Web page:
Quebec Premier Philippe Couillard selected Dr. Yves Bolduc to head the Education department about a week ago. Dr. Bolduc, a general practitioner from Alma, thus becomes Quebec’s latest Education Minister. Unsurprisingly, he expressed his hope that the government would make education a priority as good health was a by-product of good education.
In a sit-down interview to Global News, the new Education Minister said, “The priority of the government should be education, because if you go to school, you’re going to have a good job and you’re going to be less sick.” In an attempt to kick-start his attempts to make education become a key focal point for the government, Dr. Bolduc met with several education workers, as he detailed his priorities.
One of those priorities is to focus on improving the standards of English teaching in schools. During his interview, Dr. Bolduc declared that he backed the concept of military families retaining their access to English schools. He also mentioned that he had shelved the PQ’s plans of re-writing the history curriculum and filling it with more nationalist content. In addition, he expressed his willingness to meet Quebec’s Anglophone community to discuss the feasibility of English schools teaching more French.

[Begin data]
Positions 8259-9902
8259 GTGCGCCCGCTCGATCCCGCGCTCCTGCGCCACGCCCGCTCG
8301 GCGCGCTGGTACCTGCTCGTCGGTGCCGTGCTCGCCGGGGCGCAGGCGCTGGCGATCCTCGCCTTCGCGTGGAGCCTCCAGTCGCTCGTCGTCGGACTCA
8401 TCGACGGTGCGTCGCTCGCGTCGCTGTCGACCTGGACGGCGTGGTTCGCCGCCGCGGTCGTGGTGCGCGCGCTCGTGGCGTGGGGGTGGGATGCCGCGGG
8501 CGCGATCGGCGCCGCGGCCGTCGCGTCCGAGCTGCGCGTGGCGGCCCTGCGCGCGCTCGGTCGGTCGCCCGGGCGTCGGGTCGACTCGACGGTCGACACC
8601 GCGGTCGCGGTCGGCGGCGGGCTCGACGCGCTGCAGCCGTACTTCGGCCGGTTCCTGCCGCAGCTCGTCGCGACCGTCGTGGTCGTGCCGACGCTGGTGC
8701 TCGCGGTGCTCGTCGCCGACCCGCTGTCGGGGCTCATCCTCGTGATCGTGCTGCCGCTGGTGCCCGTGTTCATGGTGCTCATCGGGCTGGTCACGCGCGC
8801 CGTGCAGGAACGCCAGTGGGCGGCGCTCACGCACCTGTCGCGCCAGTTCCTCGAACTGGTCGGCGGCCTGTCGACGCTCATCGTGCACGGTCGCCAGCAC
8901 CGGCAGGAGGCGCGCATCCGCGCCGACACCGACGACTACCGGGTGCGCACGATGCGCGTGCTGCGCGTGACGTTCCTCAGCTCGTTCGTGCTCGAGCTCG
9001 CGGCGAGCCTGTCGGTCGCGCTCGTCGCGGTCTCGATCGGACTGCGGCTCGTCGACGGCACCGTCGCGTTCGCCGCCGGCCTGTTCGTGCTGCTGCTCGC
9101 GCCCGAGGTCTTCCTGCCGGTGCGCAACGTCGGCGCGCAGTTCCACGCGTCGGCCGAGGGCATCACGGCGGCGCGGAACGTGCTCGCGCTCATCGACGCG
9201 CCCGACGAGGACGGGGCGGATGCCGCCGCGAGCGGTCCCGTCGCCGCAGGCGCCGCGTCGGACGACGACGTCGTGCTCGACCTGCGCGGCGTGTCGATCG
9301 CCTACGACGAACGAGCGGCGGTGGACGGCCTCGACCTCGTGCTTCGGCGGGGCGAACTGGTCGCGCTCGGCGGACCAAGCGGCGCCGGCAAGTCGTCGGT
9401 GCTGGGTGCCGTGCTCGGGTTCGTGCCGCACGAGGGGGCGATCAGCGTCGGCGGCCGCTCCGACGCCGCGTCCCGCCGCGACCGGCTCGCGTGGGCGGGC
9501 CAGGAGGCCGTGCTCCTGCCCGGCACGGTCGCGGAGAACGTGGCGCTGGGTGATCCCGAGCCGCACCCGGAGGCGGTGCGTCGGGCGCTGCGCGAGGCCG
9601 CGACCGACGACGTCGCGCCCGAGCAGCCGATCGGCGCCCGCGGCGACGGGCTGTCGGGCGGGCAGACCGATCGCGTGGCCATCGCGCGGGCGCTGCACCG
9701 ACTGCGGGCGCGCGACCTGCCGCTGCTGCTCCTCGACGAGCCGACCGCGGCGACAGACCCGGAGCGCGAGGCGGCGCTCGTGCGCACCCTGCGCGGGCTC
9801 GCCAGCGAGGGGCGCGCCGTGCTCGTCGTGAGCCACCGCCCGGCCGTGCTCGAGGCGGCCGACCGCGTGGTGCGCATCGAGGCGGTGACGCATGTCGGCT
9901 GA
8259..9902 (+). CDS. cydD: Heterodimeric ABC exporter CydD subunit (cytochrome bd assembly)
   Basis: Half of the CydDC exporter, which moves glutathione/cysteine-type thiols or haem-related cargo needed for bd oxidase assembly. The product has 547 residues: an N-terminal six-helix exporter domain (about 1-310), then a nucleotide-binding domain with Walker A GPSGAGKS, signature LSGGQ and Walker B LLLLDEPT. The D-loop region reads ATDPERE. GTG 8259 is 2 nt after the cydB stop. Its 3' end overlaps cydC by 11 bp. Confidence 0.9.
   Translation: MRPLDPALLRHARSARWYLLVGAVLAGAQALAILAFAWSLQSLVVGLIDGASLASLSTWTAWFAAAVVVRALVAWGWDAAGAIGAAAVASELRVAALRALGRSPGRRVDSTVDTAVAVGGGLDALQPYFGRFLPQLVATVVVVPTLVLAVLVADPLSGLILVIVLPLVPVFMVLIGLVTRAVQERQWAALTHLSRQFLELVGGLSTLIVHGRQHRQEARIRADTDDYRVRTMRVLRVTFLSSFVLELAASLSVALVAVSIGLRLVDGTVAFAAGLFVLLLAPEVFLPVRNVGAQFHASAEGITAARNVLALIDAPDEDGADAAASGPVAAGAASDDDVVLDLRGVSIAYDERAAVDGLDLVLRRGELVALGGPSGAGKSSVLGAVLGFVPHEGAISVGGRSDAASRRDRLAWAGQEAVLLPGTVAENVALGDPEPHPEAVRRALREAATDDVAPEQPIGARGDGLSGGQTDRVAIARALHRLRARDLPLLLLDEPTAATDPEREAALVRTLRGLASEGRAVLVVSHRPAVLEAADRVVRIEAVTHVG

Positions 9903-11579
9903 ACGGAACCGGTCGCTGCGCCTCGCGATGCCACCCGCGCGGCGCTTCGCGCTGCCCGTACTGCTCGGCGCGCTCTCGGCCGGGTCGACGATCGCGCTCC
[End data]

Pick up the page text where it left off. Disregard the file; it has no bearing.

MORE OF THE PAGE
Dr. Bolduc said, “I always thought it’s very important for our children to learn English, but it doesn’t mean we don’t want them to be good in French. We want people to be good in French and we want them to have a second language, even a third language.”
Dr. Bolduc’s plans and priorities have triggered warning signals at the Quebec School Board Federation. President Josée Bouchard realises that budget cuts are imminent and that they would have repercussions on student services.
Similarly, Dr. Bolduc’s plan to continue to index tuition fees, as part of his responsibility for Higher Education, has also earned the ire of students from I’ASSE. ASSE spokesperson Benjamin Gingras said, “Indexation is a tuition fee increase and we will fight it, doesn’t matter who’s in charge of education.”
Dr. Bolduc believes that the system is sick, but he is also aware that overnight changes seldom yield results. With four and a half years before him, he knows that he would need to make the system better for students and teachers alike. Only then, would they be able to lead healthier and more fulfilled lives, thereby contributing to the country’s success and prosperity.
Source: Global News